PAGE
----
The ethical standards required of project managers are increasingly being backed by the force of law. For a number of years the US Foreign Corrupt Practices Act (FCPA) has imposed legal obligations on organisations working, or with a presence in the USA and Australia has had similar provisions in its Criminal Code since 1999 based on the 1997 OECD Convention on Combating Bribery. Now the UK Bribery Act 2010, which came into force on 1 July 2011also places obligations on organisations world-wide. The UK law is intended to be the toughest legislation in the world!

The Act has wide application. It applies to those conducting business in the UK, including international companies. It also applies to those conducting business elsewhere in the world where they have a close connection with the UK, which includes bodies incorporated in the UK, Scottish partnerships, British citizens, British nationals and UK residents. Employees, agents and associated persons of a commercial organisation affected by the UK Act are themselves covered by the UK law and the organisation itself has strict liability if a person associated with it offers, promises or gives a bribe to another or offers, promises or gives a bribe to a foreign public official (with the intention to obtain or retain business or an advantage in the conduct of business for that organisation).

There are three main offences under the UK Act:

  • offering, promising or giving a bribe – i.e. a financial or other advantage;
  • requesting, agreeing to receive or accepting a bribe; and
  • bribing a foreign public official.

These offences can be committed by organisations, as well as individuals. An individual found guilty of any of these offences faces a maximum sentence of 10 years’ imprisonment and/or an unlimited fine; a convicted organisation will be liable to an unlimited fine. If any of these offences is committed by an organisation with the consent or connivance (i.e. knowledge and positive or tacit agreement) of a senior officer (or a person purporting to act as such) who has a close connection with the UK, the senior officer can also be prosecuted for the offence and faces a maximum sentence of 10 years imprisonment and/or an unlimited fine.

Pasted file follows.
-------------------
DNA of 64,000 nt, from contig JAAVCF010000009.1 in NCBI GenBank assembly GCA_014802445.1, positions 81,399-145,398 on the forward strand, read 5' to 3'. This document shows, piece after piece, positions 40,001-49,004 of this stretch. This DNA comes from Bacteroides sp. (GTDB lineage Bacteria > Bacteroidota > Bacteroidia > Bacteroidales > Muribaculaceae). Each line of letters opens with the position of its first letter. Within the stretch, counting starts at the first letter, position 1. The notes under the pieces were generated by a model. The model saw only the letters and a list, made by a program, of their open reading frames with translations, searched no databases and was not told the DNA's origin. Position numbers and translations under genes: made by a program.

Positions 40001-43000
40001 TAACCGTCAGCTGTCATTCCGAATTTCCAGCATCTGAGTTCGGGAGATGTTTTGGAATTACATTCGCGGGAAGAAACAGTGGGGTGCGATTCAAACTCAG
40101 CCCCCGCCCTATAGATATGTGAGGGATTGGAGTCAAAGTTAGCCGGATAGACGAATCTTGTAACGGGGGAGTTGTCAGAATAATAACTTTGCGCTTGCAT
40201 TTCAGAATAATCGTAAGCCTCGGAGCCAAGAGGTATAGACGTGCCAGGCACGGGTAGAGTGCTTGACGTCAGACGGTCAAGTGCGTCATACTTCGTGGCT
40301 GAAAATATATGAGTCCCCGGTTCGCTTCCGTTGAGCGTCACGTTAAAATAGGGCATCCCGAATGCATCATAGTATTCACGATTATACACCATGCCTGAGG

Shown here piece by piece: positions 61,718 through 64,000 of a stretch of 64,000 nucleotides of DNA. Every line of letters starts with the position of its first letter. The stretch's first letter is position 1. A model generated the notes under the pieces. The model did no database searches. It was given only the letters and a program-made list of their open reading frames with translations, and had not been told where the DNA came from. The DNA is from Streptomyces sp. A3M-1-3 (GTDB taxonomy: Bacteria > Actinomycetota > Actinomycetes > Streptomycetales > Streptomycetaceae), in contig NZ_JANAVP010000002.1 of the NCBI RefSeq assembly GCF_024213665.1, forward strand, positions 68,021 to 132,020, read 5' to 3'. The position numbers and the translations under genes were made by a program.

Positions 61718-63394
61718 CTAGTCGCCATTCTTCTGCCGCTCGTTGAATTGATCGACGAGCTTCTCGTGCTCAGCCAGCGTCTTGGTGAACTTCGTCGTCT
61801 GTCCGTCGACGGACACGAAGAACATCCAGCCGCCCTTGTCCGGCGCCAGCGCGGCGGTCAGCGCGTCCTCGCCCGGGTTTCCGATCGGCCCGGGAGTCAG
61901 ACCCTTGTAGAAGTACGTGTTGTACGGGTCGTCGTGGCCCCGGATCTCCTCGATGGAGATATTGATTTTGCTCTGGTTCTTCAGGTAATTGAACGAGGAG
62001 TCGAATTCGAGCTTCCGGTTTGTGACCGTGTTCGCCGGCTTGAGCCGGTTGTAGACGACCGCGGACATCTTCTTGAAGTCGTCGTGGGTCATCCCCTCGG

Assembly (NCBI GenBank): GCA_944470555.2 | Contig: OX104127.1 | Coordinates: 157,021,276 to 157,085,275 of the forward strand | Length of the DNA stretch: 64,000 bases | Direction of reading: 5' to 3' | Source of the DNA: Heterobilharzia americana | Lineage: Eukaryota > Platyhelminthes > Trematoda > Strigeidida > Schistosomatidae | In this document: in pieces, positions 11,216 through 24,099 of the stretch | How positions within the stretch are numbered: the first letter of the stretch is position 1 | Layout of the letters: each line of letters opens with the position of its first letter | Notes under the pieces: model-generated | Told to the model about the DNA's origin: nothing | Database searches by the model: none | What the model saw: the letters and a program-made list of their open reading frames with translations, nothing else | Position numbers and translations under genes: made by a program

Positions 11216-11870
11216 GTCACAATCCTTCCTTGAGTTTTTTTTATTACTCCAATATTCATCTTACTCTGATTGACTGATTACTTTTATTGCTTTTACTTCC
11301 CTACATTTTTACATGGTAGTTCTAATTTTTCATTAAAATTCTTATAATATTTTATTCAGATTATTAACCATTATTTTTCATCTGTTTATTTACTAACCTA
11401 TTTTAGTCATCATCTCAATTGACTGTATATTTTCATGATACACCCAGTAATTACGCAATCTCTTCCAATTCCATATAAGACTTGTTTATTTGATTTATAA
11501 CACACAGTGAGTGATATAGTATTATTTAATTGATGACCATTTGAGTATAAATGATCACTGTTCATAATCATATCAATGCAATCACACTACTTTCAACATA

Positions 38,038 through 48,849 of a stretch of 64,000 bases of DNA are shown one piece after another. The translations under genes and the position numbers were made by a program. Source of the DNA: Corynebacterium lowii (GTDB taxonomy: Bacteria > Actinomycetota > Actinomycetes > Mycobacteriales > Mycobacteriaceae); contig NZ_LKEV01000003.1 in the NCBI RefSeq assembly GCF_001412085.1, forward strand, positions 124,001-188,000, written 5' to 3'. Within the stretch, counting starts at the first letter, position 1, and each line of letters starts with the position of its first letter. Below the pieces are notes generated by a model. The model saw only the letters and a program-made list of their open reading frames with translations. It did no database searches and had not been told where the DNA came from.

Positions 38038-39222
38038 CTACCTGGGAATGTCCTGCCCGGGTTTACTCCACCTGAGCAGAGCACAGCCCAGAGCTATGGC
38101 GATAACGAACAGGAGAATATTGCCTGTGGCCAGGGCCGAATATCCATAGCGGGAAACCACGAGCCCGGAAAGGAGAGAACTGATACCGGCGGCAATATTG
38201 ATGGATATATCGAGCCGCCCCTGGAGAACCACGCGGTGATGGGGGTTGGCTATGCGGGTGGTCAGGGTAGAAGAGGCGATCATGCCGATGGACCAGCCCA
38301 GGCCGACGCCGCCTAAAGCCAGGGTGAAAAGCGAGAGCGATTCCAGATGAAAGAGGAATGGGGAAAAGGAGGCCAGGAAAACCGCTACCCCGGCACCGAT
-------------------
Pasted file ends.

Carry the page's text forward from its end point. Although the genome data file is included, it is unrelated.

Corporations can reduce exposure to their liability by incorporating six core principles into their governance procedures:

  • Proportionate procedures: maintaining bribery prevention policies that are proportionate to the nature, scale and complexity of the organisation’s activities, as well as to the risks that it faces
  • Top level commitment: ensuring that senior management establishes a culture across the organisation in which bribery is unacceptable, which may include top-level communication of the organisation’s anti-bribery stance and being involved in the development of bribery prevention policies
  • Risk assessment: conducting periodic, informed and documented assessments of the internal and external risks of bribery in the relevant business sector and market
  • Due diligence: applying due diligence procedures that are proportionate to the risks faced by the organisation; since an organisation’s employees are “associated” persons, appropriate due diligence may become part of recruitment and HR procedures
  • Communication and training: ensuring that bribery prevention policies are understood and embedded throughout the organisation through education and awareness.
  • Monitoring and review: putting in place auditing and financial controls that are sensitive to bribery, including consideration of obtaining external verification of the effectiveness of an organisation’s anti-bribery procedures.

Defining the line between legitimate corporate hospitality which is allowed under the Act (provided it is proportionate and reasonable) and bribery will require the development of policies for both the provision of the hospitality and the receiving of gifts.

With this law now in force, maintaining appropriately high ethical standards is becoming increasingly important. To download a copy of the PMI Code of ethics and professional conduct see: